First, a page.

Brad Mehldau’s 'Variations on a Melancholy Theme,' with Orpheus Chamber Orchestra, Due June 11 on Nonesuch

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Submitted by nonesuch on Tue, 04/13/2021 - 09:30
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Brad Mehldau’s Variations on a Melancholy Theme is due June 11, 2021, on Nonesuch. The recording features the pianist/composer and Orpheus Chamber Orchestra, which commissioned this orchestral version of the work—a theme and eleven variations plus a cadenza and postlude. The album also includes an encore, “Variations ‘X’ and ‘Y.'" "I imagine it as if Brahms woke up one day and had the blues," Mehldau says of the piece, which combines the classical form with jazz harmonies. "While the theme evokes melancholy, I let it be used as a springboard for other happy, wild, violent, and reckless emotions as the variations progress." You can watch a video with excerpts from the piece here.

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Brad Mehldau’s Variations on a Melancholy Theme will be released June 11, 2021, on Nonesuch Records. The recording features the pianist/composer and Orpheus Chamber Orchestra, which commissioned this orchestral version of the work, which comprises a theme and eleven variations plus a cadenza and postlude; the album also includes an encore, “Variations ‘X’ and ‘Y.’” You can watch a video with excerpts from the piece below. (Mehldau originally composed Variations on a Melancholy Theme for pianist Kirill Gerstein.) Mehldau and Orpheus toured Europe, Russia, and the US with the piece, including a 2013 performance at Carnegie Hall. Speaking to the combination of classical form with jazz harmonies in the work’s musical language, Mehldau wrote, “I imagine it as if Brahms woke up one day and had the blues.”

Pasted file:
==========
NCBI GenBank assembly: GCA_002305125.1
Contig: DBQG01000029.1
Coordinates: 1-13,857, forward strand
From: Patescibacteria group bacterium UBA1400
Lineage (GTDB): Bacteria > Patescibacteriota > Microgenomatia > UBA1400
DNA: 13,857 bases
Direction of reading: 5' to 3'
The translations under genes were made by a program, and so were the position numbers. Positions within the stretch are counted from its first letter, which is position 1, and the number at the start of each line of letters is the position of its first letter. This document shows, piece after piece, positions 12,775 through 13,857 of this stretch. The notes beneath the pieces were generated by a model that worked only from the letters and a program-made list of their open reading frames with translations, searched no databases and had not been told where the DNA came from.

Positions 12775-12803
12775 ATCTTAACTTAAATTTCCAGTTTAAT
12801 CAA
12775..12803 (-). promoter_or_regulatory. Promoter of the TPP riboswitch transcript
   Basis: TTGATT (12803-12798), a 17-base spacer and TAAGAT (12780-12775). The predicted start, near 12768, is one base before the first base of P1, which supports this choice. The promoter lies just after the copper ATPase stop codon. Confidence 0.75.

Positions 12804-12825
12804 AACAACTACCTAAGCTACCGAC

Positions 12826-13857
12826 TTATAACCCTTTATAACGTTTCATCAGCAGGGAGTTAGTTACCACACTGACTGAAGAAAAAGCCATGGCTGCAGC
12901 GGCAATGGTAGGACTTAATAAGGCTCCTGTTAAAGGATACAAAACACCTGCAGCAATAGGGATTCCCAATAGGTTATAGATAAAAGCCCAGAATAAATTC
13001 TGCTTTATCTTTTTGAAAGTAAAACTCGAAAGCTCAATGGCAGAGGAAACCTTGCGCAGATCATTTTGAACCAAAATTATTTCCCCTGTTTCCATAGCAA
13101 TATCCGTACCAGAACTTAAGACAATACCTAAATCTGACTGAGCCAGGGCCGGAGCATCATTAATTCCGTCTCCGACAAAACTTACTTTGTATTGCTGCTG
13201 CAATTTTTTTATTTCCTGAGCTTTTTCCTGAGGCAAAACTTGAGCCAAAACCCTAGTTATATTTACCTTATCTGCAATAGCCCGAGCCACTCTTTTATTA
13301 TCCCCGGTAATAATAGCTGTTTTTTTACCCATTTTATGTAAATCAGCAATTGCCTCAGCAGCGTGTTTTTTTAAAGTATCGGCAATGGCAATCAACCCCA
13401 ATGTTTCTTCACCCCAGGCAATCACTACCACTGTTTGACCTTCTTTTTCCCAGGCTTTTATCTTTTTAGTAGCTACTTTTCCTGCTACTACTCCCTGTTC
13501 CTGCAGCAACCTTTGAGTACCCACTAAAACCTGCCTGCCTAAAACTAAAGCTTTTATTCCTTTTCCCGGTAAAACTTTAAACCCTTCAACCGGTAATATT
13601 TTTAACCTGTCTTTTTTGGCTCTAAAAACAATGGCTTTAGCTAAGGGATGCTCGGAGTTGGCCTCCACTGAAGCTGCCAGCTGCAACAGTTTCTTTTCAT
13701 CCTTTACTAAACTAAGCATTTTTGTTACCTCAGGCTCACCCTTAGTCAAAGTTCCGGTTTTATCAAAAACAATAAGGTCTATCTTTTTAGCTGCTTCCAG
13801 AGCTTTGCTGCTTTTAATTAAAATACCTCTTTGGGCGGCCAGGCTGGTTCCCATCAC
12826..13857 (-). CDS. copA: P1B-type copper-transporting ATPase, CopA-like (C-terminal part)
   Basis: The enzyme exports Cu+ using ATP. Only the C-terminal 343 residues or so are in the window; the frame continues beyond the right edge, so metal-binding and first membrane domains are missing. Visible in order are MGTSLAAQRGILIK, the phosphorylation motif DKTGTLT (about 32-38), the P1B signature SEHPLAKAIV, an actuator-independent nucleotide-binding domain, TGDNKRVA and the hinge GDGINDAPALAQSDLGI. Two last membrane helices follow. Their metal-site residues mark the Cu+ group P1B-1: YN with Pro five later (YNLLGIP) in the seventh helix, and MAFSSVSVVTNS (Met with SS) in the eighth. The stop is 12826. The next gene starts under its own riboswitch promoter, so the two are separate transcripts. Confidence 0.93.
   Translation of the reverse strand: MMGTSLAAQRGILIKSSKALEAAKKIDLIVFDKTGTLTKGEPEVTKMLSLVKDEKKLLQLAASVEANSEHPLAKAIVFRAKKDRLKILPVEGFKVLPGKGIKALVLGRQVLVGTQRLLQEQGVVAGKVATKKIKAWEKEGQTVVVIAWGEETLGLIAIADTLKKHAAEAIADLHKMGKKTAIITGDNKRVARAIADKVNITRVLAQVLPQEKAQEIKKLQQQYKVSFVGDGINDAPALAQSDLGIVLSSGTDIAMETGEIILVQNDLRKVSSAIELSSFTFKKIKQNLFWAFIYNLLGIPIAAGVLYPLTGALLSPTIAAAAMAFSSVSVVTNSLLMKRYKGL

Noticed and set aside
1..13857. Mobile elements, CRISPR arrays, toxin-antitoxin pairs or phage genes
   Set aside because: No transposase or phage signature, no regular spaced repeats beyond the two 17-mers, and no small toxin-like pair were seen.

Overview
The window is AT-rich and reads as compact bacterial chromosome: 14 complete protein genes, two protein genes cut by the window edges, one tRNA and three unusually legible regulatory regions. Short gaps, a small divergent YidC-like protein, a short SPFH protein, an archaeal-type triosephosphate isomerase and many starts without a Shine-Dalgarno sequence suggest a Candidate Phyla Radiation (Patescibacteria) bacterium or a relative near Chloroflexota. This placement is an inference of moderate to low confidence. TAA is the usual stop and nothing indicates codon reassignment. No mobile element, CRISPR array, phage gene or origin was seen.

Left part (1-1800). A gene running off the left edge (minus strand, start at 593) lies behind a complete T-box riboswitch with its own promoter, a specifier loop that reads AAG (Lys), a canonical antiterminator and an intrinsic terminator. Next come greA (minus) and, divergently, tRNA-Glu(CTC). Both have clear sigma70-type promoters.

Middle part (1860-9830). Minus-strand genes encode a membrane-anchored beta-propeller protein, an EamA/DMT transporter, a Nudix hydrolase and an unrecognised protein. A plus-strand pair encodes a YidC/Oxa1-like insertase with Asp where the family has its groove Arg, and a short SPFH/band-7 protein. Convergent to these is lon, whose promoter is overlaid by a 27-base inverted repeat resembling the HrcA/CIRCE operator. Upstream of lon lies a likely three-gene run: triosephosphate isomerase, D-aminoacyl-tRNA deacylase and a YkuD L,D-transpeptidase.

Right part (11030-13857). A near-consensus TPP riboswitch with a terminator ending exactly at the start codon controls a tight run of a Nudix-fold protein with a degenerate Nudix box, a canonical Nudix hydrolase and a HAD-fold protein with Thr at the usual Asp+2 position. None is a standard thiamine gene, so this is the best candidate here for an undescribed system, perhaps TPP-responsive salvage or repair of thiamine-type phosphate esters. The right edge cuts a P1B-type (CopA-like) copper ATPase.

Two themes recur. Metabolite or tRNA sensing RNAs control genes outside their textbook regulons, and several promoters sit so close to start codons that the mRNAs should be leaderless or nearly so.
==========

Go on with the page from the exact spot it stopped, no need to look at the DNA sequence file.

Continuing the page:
Mehldau continues, “The theme itself has a wistful character, perhaps a feeling of resignation. There is some sense of finality and ending to it when heard for the first time already. So as I composed, a narrative challenge emerged; namely, how to embark on a story that begins with a conclusion. While the theme evokes melancholy, I let it be used as a springboard for other happy, wild, violent, and reckless emotions as the variations progress.”

Brad Mehldau’s Nonesuch debut was the 2004 solo disc Live in Tokyo. His subsequent releases on the label include six records with his trio (House on Hill, Day Is Done, Brad Mehldau Trio Live, Ode, Where Do You Start, and Blues and Ballads); collaborative albums (Love Sublime, Highway Rider, Metheny Mehldau, Metheny Mehldau Quartet, Modern Music, Mehliana: Taming the Dragon, Nearness with Joshua Redman, and Chris Thile & Brad Mehldau, and the Grammy Award–winning Finging Gabriel), and further solo albums (Live in Marciac; the eight-LP/four-CD 10 Years Solo Live, which the New York Times says “contains some of the most impressive pianism he has captured on record;” and the album he recorded during COVID-19 lockdown, Suite: April 2020, from which a majority of the proceeds went to Jazz Foundation of America’s COVID-19 Musician’s Emergency Fund).

In 1972, a group of young artists made history by creating an orchestra without a conductor in which musicians led themselves democratically. Since then, the Grammy Award-winning Orpheus Chamber Orchestra has recorded over 70 albums on all major classical labels—including several with pianist Richard Goode for Nonesuch—toured to 46 countries across four continents, and collaborated with hundreds of world-class soloists. Orpheus’ thirty-four member musicians work together as a collective and rotate leadership roles for all works performed, giving flight to unconventional interpretations. This democratic structure also extends to organizational functions including programming and governance: the orchestra elects three members to Artistic Director positions and three to the Board of Trustees.